Lymphatic System Mike Clark, M.D. Lymphatic System Composed

Lymphatic System Mike Clark, M.D. Lymphatic System  Composed

Lymphatic System Mike Clark, M.D. Lymphatic System Composed of lymphoid cells, tissues, organs, and vessels The function of the lymphatic system is

to (1) fight infection (2) carry lipids absorbed from the GI tract to the bloodstream and (3) return fluids and plasma proteins that escaped from the bloodstream back to the bloodstream Lipids absorbed from GI tract into Central

Lacteal of Lymphatic Microvilli (brush border) Absorptive cells Lacteal

Goblet cell Blood capillaries Mucosa associated lymphoid tissue Intestinal crypt

Muscularis mucosae Duodenal gland (b) Vilus

Enteroendocrine cells Venule Lymphatic vessel Submucosa Figure 23.22b

Cells and Fibers of the Lymphatic System 1. Lymphocytes 2. Macrophages 3. Dendritic Cells (Antigen Presenting Cells) 4. Reticular Cells 5. Reticular Fibers

Lymph is a connective tissue Lymphoid Tissues 1. Lymph follicles 2. Diffuse Lymphoid Tissue MALT (Mucosal Associated Lymphoid Tissue) GALT (Gut associated Lymphoid Tissue) example

Peyers patches BALT (Bronchial associated Lymphoid Tissue) Lymphoid Organs In order to be lymphoid organ need a partial or complete connective tissue capsule surrounding the organ

Primary lymphoid organs a lymphoid organ where the lymphocytes receive immunocompetence ( Bone marrow & Thymus) Secondary lymphoid organs receive lymphocytes for residence that have received immunocompetence in the primary lymphoid organs (lymph nodes, spleen, vermiform appendix, tonsils)

Lymphatic Vessels

Lymph capillaries Lymphatic collecting vessels Lymphatic trunks Lymphatic Ducts Lymphatic Flow Vessels Lymphatic flow is a one way flow from

lymphatic capillaries through lymphatic collecting vessels to lymphatic trunks to lymphatic ducts then into the blood stream Therefore lymphatic vessels drain the tissue fluids (interstitial fluids) and return substances to the bloodstream

Unlike blood flow which is continuous and circular- lymph begins in blind capillaries Lymphatic Capillaries

Similar to blood capillaries, with modifications: Very permeable

Loosely joined endothelial mini-valves Withstand interstitial pressure and remain open The mini-valves function as one-way gates that: Allow interstitial fluid to enter lymph capillaries Do not allow lymph to escape from the capillaries

Figure 20.1 Lymphatic Collecting Vessels Have the same three tunics as veins Have thinner walls, with more internal valves Anastomose more frequently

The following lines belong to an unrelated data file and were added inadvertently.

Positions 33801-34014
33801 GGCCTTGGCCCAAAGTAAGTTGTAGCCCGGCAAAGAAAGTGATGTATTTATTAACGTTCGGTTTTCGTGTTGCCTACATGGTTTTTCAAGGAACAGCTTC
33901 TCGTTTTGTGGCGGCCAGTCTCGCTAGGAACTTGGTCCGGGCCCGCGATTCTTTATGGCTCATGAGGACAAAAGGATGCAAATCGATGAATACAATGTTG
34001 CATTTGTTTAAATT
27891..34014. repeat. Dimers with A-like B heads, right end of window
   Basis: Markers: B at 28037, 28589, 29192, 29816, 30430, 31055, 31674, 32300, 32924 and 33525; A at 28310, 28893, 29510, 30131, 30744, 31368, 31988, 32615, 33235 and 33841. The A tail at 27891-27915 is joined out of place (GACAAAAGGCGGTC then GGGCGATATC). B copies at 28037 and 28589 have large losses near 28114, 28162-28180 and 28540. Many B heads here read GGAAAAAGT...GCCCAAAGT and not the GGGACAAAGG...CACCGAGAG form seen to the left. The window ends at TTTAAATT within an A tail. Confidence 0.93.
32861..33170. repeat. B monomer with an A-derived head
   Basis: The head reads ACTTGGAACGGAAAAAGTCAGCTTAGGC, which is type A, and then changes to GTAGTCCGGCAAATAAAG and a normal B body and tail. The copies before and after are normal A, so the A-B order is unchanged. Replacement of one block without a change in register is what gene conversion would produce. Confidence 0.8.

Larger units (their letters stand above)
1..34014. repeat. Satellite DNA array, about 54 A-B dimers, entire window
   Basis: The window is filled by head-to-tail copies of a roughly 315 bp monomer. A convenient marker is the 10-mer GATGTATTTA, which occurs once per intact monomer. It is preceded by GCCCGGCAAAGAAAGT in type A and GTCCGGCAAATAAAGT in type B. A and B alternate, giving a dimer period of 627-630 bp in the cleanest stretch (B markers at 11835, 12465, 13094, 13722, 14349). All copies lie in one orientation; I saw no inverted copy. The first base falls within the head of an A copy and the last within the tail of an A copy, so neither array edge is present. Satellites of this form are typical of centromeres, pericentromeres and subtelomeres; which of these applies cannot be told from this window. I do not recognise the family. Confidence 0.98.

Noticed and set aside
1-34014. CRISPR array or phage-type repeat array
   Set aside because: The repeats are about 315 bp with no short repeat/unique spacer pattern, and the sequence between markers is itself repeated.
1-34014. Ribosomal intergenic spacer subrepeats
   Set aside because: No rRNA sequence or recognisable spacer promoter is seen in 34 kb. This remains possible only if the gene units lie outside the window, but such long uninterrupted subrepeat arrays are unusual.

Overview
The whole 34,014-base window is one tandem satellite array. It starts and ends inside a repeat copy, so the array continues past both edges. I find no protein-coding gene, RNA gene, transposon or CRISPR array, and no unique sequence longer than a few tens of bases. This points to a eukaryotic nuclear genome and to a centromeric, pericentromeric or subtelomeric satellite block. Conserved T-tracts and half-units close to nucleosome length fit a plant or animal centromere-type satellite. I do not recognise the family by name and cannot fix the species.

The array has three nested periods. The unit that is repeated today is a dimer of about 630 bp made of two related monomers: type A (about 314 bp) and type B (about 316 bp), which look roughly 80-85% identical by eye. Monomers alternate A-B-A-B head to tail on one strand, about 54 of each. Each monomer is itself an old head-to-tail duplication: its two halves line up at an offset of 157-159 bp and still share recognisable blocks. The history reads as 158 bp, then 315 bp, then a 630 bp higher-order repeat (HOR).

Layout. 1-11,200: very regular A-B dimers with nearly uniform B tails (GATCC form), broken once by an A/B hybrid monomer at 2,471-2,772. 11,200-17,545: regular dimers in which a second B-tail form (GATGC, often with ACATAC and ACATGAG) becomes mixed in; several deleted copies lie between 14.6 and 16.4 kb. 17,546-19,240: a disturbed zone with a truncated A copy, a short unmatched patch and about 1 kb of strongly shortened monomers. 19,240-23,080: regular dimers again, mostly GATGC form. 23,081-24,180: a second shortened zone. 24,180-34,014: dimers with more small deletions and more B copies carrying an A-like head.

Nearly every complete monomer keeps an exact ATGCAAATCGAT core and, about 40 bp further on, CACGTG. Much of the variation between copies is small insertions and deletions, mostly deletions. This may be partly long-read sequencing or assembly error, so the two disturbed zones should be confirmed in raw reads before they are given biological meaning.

Collecting vessels in the skin travel with superficial veins Deep vessels travel with arteries Nutrients are supplied from branching vasa vasorum Figure 20.2a

Lymphatic Trunks Lymphatic trunks are formed by the union of the largest collecting ducts Major trunks include: Paired lumbar, bronchomediastinal, subclavian, jugular trunks and a single intestinal trunk

Lymphatic Ducts Lymph is delivered into one of two large ducts from the lymphatic trunks allowing lymph to enter the bloodstream Right lymphatic duct drains the right upper arm and the right side of the head

and thorax Thoracic duct arises from the cisterna chyli and drains the rest of the body Figure 20.2b Lymph Transport

The lymphatic system lacks a pumping organ Vessels are low-pressure conduits Uses the same methods as veins to propel lymph: Pulsations of nearby arteries Contractions of smooth muscle in the walls of the lymphatics

Organization of Lymphatic System Cells Tissues both diffuse and compact (nodules) Organs must have a capsule Lymph nodes, spleen, thymus, tonsils, appendix

Cells of the Lymphatic System Two main varieties of Lymphocytes: T cells B cells Other cells of the Lymphatic System Macrophages phagocytize foreign substances and help activate T cells

Dendritic cells spiny-looking cells with functions similar to macrophages Reticular cells fibroblastlike cells that produce a stroma, or network, that supports other cell types in lymphoid organs Lymphoid Tissue

Diffuse lymphatic tissue scattered reticular tissue elements in every body organ Larger collections appear in the lamina propria of mucous membranes and lymphoid organs Lymphatic follicles (nodules) solid, spherical bodies consisting of tightly packed reticular elements and cells

Germinal center composed of dendritic and B cells Found in isolation and as part of larger lymphoid organs Figure 20.3